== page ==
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Virginia court upholds health reform laws

By Stephen C. Webster
Thursday, September 8, 2011 12:44 EDT
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After hearing two prominent challenges to the Affordable Care Act, an appeals court in Virginia has decided to uphold the laws and toss both suits on procedural grounds.

Both Virginia Attorney General Ken Cuccinelli and arch conservative Jerry Falwell’s Liberty University had challenged the federal government’s ability to levy an individual mandate to purchase health insurance.

The Fourth Circuit Court of Appeals, however, threw both suits out on Thursday because the individual mandate does not require the state of Virginia to purchase health insurance, and Virginia was the sole plaintiff in the case.

Ultimately the judges sided with the government and declared the individual mandate part of the federal power to impose taxes, thereby stripping the Fourth Circuit of its jurisdiction in the matter.

The decision could prove to be a sticking point for opponents of the health reform laws, who anticipate the case will be decided by the Supreme Court.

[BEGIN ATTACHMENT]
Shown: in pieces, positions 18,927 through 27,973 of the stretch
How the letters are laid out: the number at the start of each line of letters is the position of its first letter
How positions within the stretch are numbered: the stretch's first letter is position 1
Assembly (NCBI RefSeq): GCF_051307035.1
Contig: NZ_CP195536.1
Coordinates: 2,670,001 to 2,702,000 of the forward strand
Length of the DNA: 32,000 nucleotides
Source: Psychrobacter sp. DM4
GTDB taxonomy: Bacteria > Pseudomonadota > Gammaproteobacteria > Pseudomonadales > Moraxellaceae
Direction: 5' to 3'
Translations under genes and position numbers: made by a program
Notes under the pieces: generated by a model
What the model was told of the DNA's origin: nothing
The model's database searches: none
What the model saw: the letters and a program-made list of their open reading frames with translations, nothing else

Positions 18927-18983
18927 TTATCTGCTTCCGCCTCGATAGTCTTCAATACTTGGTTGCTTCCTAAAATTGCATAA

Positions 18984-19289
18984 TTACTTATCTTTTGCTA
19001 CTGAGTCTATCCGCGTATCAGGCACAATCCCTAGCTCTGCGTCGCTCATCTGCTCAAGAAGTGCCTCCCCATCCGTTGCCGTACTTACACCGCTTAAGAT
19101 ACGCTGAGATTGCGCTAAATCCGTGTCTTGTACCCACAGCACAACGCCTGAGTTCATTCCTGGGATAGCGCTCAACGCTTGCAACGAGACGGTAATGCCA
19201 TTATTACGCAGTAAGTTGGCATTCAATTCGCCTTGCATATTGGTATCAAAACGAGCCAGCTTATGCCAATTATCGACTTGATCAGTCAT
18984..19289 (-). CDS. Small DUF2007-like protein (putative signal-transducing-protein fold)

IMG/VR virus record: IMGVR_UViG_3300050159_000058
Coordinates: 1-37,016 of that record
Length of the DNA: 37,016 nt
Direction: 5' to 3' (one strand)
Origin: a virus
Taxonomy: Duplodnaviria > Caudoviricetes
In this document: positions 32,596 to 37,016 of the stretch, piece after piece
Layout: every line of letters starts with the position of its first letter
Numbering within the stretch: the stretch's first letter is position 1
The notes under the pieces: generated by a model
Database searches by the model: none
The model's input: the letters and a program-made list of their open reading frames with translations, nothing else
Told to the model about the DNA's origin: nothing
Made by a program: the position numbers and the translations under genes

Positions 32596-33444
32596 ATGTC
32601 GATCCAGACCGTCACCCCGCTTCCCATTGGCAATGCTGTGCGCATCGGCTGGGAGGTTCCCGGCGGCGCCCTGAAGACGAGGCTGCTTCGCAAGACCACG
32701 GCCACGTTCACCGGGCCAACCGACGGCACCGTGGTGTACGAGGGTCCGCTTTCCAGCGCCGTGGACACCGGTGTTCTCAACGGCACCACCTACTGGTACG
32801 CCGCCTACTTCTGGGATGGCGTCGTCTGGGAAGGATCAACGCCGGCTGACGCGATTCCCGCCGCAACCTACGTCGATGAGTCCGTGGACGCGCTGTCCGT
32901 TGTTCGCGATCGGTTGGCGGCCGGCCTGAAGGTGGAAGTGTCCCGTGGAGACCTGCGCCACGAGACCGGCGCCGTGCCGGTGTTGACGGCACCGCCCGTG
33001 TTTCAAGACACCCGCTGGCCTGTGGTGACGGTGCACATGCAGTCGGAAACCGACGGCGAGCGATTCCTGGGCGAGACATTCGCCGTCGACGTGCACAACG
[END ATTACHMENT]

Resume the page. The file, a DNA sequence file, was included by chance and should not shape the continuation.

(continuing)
If the nation’s highest court sides with the Fourth Circuit and declares the individual mandate part of the government’s power to tax, it could delay potential challenges to the laws for years as opponents retool their arguments and file new lawsuits.

Stephen C. Webster
Stephen C. Webster
Stephen C. Webster is the senior editor of Raw Story, and is based out of Austin, Texas. He previously worked as the associate editor of The Lone Star Iconoclast in Crawford, Texas, where he covered state politics and the peace movement’s resurgence at the start of the Iraq war. Webster has also contributed to publications such as True/Slant, Austin Monthly, The Dallas Business Journal, The Dallas Morning News, Fort Worth Weekly, The News Connection and others. Follow him on Twitter at @StephenCWebster.
 
 
 
 
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